Moses Saunders Dam

Lake Ontario outflows to be maintained above navigation limit


The Board is actively exploring deviating beyond an outflow of 10,400 m3/s (367,270 cfs) reached on June 13th, with the intent to provide relief to shoreline stakeholders upstream of the Moses-Saunders Power Dam.

Before undertaking higher flows, the Board is communicating with stakeholders to assess the impacts of these additional flows, to provide them an opportunity to prepare if outflows are increased.

Outflows reached 10,400 m3/s (367,270 cfs) on June 13th, which is the maximum flow that was attained in 2017 and the maximum sustained flow on record. The navigation industry is being notified that the Board is exploring regulatory strategies that include increasing flows above the current outflow.

Though outflows are very high, it is expected that lake levels on Lake Ontario will continue to remain high for the next several weeks.

The Board recognizes that the flooding is impacting many people’s homes, businesses and lives. We are working to reduce flooding impacts upstream and downstream to the extent possible.

Information on hydrologic conditions, water levels and outflows, including graphics and photos, are available on the Board’s website and posted to the Board’s Facebook page at (English), and more detailed information is available on its website at


Rob Caldwell: (613) 938-5864;

Andrew Kornacki: (716) 879-4349, (716) 352-8669;


The International Lake Ontario – St. Lawrence River Board specifies the outflows from Lake Ontario, according to Plan 2014 as required in the 2016 Supplementary Order from the International Joint Commission. This plan was agreed to by the United States and Canada in December 2016 in an effort to improve environmental performance while maintaining most of the benefits provided to other interests by the previous Plan 1958-D, which was in use since 1963. In determining outflows, the Board, in conjunction with its staff, pays close attention to water levels in the Lake Ontario-St. Lawrence River system and on the Great Lakes upstream, and to the effects on stakeholders within the basin.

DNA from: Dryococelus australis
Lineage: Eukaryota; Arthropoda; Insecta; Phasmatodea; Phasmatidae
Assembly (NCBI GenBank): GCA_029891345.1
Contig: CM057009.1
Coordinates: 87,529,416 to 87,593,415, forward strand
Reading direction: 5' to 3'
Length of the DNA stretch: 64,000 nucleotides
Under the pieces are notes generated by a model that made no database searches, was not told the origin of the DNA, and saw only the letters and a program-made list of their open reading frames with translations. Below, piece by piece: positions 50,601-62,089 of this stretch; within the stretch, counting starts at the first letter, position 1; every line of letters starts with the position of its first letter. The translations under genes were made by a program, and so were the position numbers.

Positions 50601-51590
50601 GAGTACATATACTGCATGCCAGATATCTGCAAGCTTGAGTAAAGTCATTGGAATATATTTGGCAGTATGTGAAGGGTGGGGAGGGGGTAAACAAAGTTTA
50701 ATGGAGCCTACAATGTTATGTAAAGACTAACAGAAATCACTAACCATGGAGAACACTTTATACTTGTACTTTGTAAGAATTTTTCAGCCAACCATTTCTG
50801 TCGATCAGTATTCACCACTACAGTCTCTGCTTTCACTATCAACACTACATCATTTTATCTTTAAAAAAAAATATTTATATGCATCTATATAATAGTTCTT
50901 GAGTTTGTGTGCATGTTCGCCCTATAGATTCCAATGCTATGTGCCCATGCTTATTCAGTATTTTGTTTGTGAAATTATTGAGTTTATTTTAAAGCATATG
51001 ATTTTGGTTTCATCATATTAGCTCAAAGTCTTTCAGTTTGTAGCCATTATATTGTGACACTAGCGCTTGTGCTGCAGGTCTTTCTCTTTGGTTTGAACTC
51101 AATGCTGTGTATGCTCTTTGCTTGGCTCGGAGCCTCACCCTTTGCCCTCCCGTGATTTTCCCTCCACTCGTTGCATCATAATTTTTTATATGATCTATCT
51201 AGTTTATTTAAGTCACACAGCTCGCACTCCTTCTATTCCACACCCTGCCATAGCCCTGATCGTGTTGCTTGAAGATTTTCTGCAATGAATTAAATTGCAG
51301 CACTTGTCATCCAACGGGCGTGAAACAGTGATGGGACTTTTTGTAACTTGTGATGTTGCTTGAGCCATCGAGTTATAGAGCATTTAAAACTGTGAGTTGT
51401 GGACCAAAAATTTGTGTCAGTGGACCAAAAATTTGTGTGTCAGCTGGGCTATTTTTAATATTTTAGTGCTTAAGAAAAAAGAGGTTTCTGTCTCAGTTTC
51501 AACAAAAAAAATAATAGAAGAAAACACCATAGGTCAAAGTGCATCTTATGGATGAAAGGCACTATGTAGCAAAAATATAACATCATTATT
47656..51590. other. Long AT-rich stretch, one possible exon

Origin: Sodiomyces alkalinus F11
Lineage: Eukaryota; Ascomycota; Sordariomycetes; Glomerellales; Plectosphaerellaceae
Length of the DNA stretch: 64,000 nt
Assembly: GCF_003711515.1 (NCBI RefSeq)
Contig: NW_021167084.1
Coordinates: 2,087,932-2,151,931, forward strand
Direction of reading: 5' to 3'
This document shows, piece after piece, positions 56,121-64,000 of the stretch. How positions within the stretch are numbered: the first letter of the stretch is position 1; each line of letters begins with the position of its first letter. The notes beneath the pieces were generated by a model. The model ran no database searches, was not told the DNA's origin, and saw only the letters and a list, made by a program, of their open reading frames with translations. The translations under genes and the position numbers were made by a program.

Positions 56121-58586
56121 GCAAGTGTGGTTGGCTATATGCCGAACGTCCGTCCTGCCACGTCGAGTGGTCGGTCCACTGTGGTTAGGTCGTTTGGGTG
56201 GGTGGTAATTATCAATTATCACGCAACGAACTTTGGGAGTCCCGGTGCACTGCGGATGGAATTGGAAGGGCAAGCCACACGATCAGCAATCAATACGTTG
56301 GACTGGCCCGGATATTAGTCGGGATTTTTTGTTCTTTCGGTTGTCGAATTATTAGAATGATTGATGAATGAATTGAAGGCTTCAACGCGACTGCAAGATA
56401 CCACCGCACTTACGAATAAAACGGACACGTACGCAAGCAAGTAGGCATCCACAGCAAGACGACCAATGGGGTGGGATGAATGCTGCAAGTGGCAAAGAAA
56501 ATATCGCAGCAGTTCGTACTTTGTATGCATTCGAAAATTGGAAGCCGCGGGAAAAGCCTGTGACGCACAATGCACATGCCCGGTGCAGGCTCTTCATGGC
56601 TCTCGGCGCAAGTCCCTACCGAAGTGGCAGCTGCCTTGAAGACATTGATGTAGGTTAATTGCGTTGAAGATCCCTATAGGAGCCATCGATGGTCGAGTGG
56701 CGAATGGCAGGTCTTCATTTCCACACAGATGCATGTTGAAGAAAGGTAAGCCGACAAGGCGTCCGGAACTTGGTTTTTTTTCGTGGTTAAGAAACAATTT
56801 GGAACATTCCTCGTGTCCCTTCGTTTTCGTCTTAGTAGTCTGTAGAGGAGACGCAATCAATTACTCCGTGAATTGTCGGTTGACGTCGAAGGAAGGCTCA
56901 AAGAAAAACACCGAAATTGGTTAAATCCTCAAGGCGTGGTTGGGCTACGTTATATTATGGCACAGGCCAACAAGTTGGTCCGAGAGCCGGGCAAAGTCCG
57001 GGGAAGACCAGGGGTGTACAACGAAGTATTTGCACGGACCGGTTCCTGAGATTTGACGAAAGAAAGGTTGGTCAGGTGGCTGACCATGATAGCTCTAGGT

Water levels vary from year-to-year and throughout the year depending on weather and water supply conditions.  Such variations benefit coastal wetlands and are critical to a healthy lake environment, but may at times and depending on individual circumstances increase the vulnerability of shoreline structures and reduce opportunities for recreational boating activities.  The Board urges everyone to be prepared to live within the full range of levels that have occurred in the past and of those that may occur in the future.  Based on historical observations and projected future conditions, at a minimum, Lake Ontario water levels are expected to range from a high of 75.88 m (248.9 ft.) to a low of 73.56 m (241.3 ft.) at infrequent intervals.  However, it is also recognized that future climate conditions are uncertain, and more extreme water levels may be reached and these extremes may occur more often.  Levels on the St. Lawrence River tend to vary more widely than on Lake Ontario.  Also, these levels do not include the varying local effects of strong winds and wave action that significantly increase or decrease local water levels on both the lake and river, with temporary changes of over half a meter (two feet) possible in some locations.

For more information, please see the Board’s website ( and Facebook page ( receive a weekly email about water levels and flows in the Lake Ontario–St. Lawrence River system, please send a blank e-mail message to with the word ’subscribe’ in the title and body of your message.